Earlier during this past weekend, the president held a conference call with league commissioners around the country, which of course included Roger Goodell representing the NFL. The NFL is the largest sports league in the United States, and also is the one that was fortunate to have been in its offseason when the deadly COVID-19 pandemic came into full swing.
During the conference call, in which Donald Trump continued to express optimism about the timeline regarding the return of normality in society, he reportedly said that he believes the NFL should begin its regular season when it is currently scheduled to begin, in the early stages of September.
Whether or not that is realistic remains to be seen, and a critical glimpse into the answer to that question will be what happens over the course of the next couple of weeks, as the United States is expected to enter the apex of the pandemic. Today, 10s of thousands of new cases are diagnosed daily, with over 1000 dead. Even Trump acknowledges that we are projected, even under moderate analyses, to see six-figure fatalities over the life of the pandemic.
The season is next set to begin for another five months, however. At least from where we are currently sitting, that does feel like a lot of time, during which plenty can happen. I’m obviously not even close to an expert on the subject, but I would hope that something like 150 days may be sufficient enough time to allow people to return to society.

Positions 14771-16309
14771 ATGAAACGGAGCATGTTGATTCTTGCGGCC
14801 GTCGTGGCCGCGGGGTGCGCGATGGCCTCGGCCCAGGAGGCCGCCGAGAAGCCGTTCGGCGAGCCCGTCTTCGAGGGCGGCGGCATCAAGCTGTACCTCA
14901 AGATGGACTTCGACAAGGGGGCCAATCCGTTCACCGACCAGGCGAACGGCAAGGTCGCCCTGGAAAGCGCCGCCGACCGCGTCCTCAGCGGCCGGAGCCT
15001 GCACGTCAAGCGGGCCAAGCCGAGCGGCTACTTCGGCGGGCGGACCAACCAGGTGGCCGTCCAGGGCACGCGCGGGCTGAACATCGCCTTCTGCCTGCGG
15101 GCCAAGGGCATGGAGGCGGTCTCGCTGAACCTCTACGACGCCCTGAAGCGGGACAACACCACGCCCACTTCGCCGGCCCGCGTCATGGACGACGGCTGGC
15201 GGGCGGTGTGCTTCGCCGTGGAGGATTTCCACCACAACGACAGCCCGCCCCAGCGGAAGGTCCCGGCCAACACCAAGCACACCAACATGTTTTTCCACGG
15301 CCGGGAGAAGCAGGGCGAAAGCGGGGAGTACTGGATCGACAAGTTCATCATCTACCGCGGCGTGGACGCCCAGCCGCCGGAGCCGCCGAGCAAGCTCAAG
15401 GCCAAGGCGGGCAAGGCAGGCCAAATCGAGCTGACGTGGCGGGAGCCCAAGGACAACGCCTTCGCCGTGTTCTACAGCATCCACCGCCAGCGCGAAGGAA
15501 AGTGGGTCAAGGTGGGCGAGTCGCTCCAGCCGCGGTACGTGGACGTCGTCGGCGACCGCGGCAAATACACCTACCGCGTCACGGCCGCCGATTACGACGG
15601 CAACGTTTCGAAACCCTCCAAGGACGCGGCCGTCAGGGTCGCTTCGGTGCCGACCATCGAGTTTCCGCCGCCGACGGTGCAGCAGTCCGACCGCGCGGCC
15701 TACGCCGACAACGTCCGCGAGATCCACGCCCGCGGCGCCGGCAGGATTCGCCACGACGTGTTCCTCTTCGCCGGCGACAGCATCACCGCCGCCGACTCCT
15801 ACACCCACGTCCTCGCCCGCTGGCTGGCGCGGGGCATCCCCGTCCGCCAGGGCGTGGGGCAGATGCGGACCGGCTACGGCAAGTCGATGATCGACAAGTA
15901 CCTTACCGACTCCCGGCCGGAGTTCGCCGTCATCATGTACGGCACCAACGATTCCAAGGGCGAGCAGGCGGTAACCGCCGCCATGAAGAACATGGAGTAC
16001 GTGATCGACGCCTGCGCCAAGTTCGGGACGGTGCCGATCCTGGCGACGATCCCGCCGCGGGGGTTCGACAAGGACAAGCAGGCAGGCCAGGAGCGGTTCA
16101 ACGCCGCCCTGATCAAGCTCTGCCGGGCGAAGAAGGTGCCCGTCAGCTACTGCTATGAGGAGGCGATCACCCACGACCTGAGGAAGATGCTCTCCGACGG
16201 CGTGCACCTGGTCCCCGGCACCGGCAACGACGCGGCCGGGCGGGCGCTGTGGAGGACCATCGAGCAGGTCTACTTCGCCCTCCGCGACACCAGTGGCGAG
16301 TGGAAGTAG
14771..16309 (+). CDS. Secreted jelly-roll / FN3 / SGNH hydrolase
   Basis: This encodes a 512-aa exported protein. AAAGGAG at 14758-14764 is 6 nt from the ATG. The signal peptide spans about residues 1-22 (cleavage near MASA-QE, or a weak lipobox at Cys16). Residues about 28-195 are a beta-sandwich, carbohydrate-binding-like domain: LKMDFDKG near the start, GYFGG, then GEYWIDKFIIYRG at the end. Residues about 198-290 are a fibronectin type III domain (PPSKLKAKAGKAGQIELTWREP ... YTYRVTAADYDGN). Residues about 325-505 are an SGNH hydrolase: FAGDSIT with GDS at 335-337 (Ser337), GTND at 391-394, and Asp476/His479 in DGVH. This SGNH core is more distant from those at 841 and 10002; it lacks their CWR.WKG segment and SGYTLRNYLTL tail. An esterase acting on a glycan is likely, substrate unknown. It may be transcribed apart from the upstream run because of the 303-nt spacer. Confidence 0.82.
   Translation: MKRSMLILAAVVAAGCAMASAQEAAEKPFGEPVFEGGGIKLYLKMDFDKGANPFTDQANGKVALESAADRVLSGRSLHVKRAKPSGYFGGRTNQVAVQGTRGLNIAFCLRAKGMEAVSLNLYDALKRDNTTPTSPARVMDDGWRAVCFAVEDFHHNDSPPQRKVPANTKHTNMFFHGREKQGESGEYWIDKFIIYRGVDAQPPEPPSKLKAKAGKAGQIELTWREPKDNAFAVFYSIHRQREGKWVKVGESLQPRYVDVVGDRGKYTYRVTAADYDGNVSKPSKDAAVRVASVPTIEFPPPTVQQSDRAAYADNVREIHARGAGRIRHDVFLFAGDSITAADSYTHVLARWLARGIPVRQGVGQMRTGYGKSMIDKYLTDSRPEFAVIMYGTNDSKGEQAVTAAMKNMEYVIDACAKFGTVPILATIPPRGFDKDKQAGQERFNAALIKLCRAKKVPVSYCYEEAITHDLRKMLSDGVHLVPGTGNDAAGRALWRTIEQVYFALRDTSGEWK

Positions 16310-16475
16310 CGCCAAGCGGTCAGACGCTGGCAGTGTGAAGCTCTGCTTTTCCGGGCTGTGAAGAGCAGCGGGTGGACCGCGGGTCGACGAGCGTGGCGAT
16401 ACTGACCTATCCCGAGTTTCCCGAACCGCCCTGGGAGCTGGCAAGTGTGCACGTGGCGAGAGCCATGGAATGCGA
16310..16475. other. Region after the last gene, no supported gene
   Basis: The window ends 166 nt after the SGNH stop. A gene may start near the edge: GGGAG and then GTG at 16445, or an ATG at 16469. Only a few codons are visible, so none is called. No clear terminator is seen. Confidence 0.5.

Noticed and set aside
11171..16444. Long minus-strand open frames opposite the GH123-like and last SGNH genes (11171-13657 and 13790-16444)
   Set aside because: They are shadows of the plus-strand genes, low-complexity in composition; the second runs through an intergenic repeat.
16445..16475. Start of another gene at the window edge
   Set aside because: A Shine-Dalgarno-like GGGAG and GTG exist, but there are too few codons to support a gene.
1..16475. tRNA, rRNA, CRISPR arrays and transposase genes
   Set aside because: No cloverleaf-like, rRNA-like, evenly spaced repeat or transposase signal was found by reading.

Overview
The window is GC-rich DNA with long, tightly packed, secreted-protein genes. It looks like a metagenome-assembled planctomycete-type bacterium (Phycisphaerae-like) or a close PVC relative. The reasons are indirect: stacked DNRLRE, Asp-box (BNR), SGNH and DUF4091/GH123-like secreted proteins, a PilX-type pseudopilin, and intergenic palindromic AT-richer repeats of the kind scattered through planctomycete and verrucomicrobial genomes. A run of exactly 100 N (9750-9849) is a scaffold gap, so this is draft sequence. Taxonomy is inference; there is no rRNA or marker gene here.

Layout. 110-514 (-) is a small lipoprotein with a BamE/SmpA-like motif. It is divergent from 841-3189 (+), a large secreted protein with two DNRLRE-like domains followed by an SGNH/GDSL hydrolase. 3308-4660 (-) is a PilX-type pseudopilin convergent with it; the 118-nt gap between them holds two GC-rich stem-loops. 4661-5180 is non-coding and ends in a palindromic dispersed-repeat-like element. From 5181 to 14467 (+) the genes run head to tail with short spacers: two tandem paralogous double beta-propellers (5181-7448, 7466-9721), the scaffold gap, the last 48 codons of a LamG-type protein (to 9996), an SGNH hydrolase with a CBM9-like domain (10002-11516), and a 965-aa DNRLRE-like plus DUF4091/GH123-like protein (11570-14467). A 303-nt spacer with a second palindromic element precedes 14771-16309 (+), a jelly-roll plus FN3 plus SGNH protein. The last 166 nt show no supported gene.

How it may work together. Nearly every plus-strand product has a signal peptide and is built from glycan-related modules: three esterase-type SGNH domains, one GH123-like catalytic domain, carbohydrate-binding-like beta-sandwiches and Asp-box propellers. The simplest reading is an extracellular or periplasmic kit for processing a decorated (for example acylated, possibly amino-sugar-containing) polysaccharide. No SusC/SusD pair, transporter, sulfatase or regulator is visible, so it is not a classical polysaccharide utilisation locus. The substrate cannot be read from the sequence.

But even that wouldn’t necessarily be required to assure the season begins when scheduled. It’s likely that the NFL is already exploring contingencies, the way other leagues are, of, obviously, playing games without fans, but also other options including playing all games in one isolated location.
There are so many logistics that go into trying to start the regular season in September if they are unable to do so under normal circumstances, with teams in their home stadiums packed with fans. That is the vision that Trump has, or at least is hoping for.
“I want fans back in the arenas”, he said at a later press conference discussing his conversation with league leaders. “As soon as we can, obviously. And the fans want to be back, too. They want to see basketball and baseball and football and hockey. They want to see their sports. They want to go out onto the golf courses and breathe nice, clean, beautiful fresh air”.
This is, of course, what everybody wants, but what people want and what is possible are almost routinely at odds with one another. Experts and more local officials remain skeptical, if not pessimistic, about the president’s expectations for the NFL.
The governor of California, for example, said of the idea of an NFL team playing in front of a stadium full of people in September, “I’m not anticipating that happening in this state”. The state is home to three of the league’s franchises. Similarly, the governor of New York said that while he would love to see sports back, “this is not about hopes and dreams and aspirations and what you would like to see”.